Stoking the flames of moral panic and decrying how decriminalization will be seen as a free pass to engage in dangerous drug use may sell newspapers but by attempting to obstruct much-needed reform it will also destroy lives.




What Would Elon Musk Be Working On If He Was 22?

Inventor, Entrepreneur and Englineer discusses what he views as the most important work to be doing if he was a young person in 2017.

Musk has been at the centre of the conversation around artificial intelligence and sustainable energy consumption over the past 15 years. He is ranked the 21st most influential people in the world and his current company SpaceX are working on a project to eventually allow humans to colonise Mars.

What Do Humans Really Want?

Are humans just naturally lazy, comfort and pleasure seeking beings? Or do we really want dignity and fulfilment?

in this riveting excerpt professor Noam Chomsky discusses how the billions upon billions of dollars spent on advertising has been used to psychologically manipulate are ideas of what we want.

Tracing trends from the industrial revolution of the 1800’s to the educated poor in the 1930’s, Chomsky argues that what we really want is a sense of belonging and dignity in our work, not evermore accumulation and consumption of products.

What are your thoughts?





How Do You Know if You’re An Artist?

How do you know if you’re an artist? Do you actually need advice or do you just want reaffirmation of what you already know?

This is a riveting collection of words from some of the worlds best artistic minds such as Marina Abramovic and Wim Wenders.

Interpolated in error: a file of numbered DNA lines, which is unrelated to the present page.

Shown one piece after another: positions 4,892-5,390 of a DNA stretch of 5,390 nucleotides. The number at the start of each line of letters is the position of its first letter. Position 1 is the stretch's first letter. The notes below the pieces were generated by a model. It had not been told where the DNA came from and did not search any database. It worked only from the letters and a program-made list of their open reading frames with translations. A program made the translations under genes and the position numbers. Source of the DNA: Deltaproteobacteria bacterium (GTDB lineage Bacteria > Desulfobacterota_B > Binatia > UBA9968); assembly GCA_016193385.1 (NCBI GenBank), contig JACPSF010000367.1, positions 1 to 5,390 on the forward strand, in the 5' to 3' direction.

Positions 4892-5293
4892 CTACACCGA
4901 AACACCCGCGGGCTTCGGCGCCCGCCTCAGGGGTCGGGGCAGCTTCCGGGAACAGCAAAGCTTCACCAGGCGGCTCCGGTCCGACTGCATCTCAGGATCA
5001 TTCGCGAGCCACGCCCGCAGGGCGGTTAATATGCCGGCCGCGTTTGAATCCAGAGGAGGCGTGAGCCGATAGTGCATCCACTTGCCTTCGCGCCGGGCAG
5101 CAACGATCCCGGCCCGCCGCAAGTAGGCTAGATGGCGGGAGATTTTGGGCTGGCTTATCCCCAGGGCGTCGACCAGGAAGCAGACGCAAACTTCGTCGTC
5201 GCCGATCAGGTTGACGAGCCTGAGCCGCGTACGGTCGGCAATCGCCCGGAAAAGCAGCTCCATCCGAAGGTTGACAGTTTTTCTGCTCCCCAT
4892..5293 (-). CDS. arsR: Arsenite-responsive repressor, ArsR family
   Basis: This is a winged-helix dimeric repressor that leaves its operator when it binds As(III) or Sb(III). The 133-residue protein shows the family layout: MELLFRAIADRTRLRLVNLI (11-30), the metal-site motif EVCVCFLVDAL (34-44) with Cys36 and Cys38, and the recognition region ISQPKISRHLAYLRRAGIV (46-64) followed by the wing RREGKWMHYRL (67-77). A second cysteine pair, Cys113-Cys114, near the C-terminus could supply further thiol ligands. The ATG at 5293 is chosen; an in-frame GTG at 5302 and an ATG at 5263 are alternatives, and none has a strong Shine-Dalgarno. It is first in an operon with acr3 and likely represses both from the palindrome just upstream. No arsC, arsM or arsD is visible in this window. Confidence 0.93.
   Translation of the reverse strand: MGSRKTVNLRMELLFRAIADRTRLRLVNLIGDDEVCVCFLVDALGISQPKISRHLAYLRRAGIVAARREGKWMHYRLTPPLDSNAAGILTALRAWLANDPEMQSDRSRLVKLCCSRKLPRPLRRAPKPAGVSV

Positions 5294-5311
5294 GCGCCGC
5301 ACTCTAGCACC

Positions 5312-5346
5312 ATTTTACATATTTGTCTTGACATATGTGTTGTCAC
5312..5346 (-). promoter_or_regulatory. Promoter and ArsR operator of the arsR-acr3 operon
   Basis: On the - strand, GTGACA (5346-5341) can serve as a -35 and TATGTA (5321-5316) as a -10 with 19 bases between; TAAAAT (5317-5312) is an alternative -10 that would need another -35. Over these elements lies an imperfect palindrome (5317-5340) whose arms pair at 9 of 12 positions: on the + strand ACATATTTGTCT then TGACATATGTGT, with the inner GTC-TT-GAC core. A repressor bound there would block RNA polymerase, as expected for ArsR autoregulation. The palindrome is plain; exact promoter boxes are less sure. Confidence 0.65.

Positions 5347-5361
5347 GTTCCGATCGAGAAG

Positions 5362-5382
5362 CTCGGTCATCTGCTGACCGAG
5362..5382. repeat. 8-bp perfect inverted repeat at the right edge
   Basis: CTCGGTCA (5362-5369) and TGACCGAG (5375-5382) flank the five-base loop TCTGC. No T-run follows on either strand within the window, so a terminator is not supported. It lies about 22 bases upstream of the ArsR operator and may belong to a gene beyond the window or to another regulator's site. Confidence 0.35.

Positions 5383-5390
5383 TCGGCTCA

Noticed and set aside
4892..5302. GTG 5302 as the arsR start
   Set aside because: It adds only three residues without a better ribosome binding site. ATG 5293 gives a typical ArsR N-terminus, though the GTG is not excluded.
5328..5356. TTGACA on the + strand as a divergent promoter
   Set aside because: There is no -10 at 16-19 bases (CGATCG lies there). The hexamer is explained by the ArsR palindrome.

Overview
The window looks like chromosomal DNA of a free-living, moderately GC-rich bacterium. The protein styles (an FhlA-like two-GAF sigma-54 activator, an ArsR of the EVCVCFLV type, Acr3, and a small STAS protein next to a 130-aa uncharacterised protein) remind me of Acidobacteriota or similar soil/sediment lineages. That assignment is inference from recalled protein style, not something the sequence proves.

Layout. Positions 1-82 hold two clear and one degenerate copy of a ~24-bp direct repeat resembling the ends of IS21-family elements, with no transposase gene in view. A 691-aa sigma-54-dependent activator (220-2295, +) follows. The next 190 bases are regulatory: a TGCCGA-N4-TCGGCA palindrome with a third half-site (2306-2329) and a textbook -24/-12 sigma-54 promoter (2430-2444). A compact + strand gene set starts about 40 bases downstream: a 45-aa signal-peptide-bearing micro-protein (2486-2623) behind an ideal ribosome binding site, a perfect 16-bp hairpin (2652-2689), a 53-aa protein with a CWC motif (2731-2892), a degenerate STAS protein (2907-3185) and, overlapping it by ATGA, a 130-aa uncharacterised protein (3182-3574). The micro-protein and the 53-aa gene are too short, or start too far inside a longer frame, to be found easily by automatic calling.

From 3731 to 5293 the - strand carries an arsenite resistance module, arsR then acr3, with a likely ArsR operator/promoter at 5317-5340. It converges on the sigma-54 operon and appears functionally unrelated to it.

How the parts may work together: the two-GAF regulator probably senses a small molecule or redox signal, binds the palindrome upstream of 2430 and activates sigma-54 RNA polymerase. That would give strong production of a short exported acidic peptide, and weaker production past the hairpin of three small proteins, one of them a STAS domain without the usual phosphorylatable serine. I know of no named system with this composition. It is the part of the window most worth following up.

Stop Thinking You Need Motivation.

Mel Robbins in this interview for Impact Theory explains why she believes motivation to be a debilitating concept which holds people back. She argues that people get fixated with the idea that “one day” they will do the things they really want to do and all that is missing is courage and motivation.

In reality however, it will always be difficult to do things which create risk in our lives and this belief in motivation contradicts the way in which are brains are designed.



Why Millennials Can’t be Happy 

Simon Sinek explores the reasons why Millenials are getting a bad reputation. From growing up with a toxic addiction to social media to the sense of entitlement which is cultivated in today’s youth through instant gratification and pampering.

This talk is a riveting insight into the potential damage of overuse of social media at a young age and poses some stark questions about how young people today will cope with the harshness of the working world.

Has Western Feminism Been Hijacked By SJW’s?

In this piece Jo Rogan speaks with Jordan Peterson to discuss some of the ideological misgivings of how Feminism is being framed and used to discuss things which aren’t about gender equality in America and the West.

While it is perhaps unfair to have a real discussion on this without a woman on the panel, the debate raises some key concerns about the dilution of Gender Equality and increasing victimology as opposed to female empowerment. 

What do you think?